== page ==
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U.S. Oil Production to Shock Global Energy Markets: IEA Report

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Provided by Business Insider

The boom in North American energy (primarily related to shale in the US and oil sands in Canada) is one of the biggest stories in the global economy.

Related: Fracking Is 100% Safe: T. Boone Pickens

A new report from The International Energy Agency (IEA) agency discusses the consequences of the boom in dramatic fashion, arguing that it's as big of a deal for the world oil market as the rise of China was over the last 15 years.

Related: Gas Prices to Keep Falling Through June: Gasbuddy.com

The report describes the U.S. supply "shock" as that is sending "ripples" throughout the world, affecting every aspect of the market.

Here's the key part from the press release announcing the report:

The supply shock created by a surge in North American oil production will be as transformative to the market over the next five years as was the rise of Chinese demand over the last 15, the International Energy Agency (IEA) said in its annual Medium-Term Oil Market Report (MTOMR) released today. The shift will not only cause oil companies to overhaul their global investment strategies, but also reshape the way oil is transported, stored and refined.

According to the MTOMR, the effects of continued growth in North American supply – led by US light, tight oil (LTO) and Canadian oil sands – will cascade through the global oil market. Although shale oil development outside North America may not be a large-scale reality during the report’s five-year timeframe, the technologies responsible for the boom will increase production from mature, conventional fields – causing companies to reconsider investments in higher-risk areas.

In virtually every other aspect of the market, developing economies are in the driver’s seat. This quarter, for the first time, non-OECD economies will overtake OECD nations in oil demand. At the same time, massive refinery capacity increases in non-OECD economies are accelerating a broad restructuring of the global refining industry and oil trading patterns. European refiners will see no let-up from the squeeze caused by increasing US product exports and the new Asian and Middle Eastern refining titans.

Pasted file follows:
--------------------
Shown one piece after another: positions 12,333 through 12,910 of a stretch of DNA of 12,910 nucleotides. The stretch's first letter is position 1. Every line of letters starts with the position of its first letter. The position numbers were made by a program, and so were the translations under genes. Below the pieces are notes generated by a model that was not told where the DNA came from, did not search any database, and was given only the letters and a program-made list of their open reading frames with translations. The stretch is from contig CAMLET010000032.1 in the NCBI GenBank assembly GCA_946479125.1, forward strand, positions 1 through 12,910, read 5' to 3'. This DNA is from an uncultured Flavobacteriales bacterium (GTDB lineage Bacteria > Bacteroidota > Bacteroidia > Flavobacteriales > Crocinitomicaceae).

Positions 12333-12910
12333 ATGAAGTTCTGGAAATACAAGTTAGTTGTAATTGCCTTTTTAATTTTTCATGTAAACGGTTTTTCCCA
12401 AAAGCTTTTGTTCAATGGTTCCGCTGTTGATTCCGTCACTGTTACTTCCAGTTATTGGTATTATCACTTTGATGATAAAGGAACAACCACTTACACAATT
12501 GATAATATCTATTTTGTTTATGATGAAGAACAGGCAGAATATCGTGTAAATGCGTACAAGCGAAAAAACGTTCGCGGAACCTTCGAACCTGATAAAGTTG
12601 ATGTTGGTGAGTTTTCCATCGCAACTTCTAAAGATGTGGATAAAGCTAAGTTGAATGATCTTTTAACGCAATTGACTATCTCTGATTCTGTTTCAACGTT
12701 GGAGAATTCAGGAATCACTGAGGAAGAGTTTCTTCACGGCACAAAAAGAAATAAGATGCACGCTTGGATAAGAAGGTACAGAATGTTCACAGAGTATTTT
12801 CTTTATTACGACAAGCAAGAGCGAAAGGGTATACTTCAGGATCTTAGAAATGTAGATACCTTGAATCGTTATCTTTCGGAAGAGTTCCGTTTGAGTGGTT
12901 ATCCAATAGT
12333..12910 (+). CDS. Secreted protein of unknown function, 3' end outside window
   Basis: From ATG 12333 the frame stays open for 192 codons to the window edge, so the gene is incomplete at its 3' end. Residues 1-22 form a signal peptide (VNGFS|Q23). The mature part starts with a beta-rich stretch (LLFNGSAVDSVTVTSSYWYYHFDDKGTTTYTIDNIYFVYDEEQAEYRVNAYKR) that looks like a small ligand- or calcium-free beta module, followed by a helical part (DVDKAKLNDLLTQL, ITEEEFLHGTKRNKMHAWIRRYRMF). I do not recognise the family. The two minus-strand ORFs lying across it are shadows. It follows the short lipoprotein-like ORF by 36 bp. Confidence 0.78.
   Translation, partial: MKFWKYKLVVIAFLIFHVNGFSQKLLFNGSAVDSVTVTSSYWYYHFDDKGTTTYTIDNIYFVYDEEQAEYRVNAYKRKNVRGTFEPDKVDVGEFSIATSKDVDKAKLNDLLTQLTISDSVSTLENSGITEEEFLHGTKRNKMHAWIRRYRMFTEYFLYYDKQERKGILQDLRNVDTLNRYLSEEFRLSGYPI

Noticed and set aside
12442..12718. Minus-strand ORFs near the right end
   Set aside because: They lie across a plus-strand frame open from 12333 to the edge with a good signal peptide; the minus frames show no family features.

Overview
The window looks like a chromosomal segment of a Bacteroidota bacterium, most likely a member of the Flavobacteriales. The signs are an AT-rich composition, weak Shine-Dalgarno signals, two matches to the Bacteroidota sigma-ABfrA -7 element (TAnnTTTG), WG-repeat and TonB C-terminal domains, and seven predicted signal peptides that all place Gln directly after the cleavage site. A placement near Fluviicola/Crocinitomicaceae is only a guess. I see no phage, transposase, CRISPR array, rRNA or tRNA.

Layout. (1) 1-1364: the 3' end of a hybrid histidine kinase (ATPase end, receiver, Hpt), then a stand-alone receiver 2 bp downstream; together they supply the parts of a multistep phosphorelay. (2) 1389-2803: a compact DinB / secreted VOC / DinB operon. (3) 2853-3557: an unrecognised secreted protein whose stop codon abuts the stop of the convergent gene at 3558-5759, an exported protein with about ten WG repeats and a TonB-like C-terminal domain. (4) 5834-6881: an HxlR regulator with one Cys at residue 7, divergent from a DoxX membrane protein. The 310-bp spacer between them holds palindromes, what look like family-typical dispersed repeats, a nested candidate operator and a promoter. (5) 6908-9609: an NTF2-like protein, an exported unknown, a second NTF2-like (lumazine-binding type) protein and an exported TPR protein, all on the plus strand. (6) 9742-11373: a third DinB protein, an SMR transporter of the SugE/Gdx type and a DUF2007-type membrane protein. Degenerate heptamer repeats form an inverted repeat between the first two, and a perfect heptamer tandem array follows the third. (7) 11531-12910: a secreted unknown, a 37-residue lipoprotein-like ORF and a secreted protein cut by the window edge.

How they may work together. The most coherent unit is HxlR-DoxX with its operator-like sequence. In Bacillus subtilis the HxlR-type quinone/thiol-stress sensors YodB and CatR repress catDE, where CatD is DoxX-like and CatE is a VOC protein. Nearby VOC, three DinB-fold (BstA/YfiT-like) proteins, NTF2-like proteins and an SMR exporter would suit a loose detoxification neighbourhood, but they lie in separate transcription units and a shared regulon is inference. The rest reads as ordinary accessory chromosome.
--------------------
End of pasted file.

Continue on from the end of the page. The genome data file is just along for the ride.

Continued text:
North America has set off a supply shock that is sending ripples throughout the world,” said IEA Executive Director Maria van der Hoeven, who launched the report at the Platts Crude Oil Summit in London. “The good news is that this is helping to ease a market that was relatively tight for several years. The technology that unlocked the bonanza in places like North Dakota can and will be applied elsewhere, potentially leading to a broad reassessment of reserves. But as companies rethink their strategies, and as emerging economies become the leading players in the refining and demand sectors, not everyone will be a winner.”

While geopolitical risks abound, market fundamentals suggest a more comfortable global oil supply/demand balance over the next five years. The MTOMR forecasts North American supply to grow by 3.9 million barrels per day (mb/d) from 2012 to 2018, or nearly two-thirds of total forecast non-OPEC supply growth of 6 mb/d. World liquid production capacity is expected to grow by 8.4 mb/d – significantly faster than demand – which is projected to expand by 6.9 mb/d. Global refining capacity will post even steeper growth, surging by 9.5 mb/d, led by China and the Middle East.

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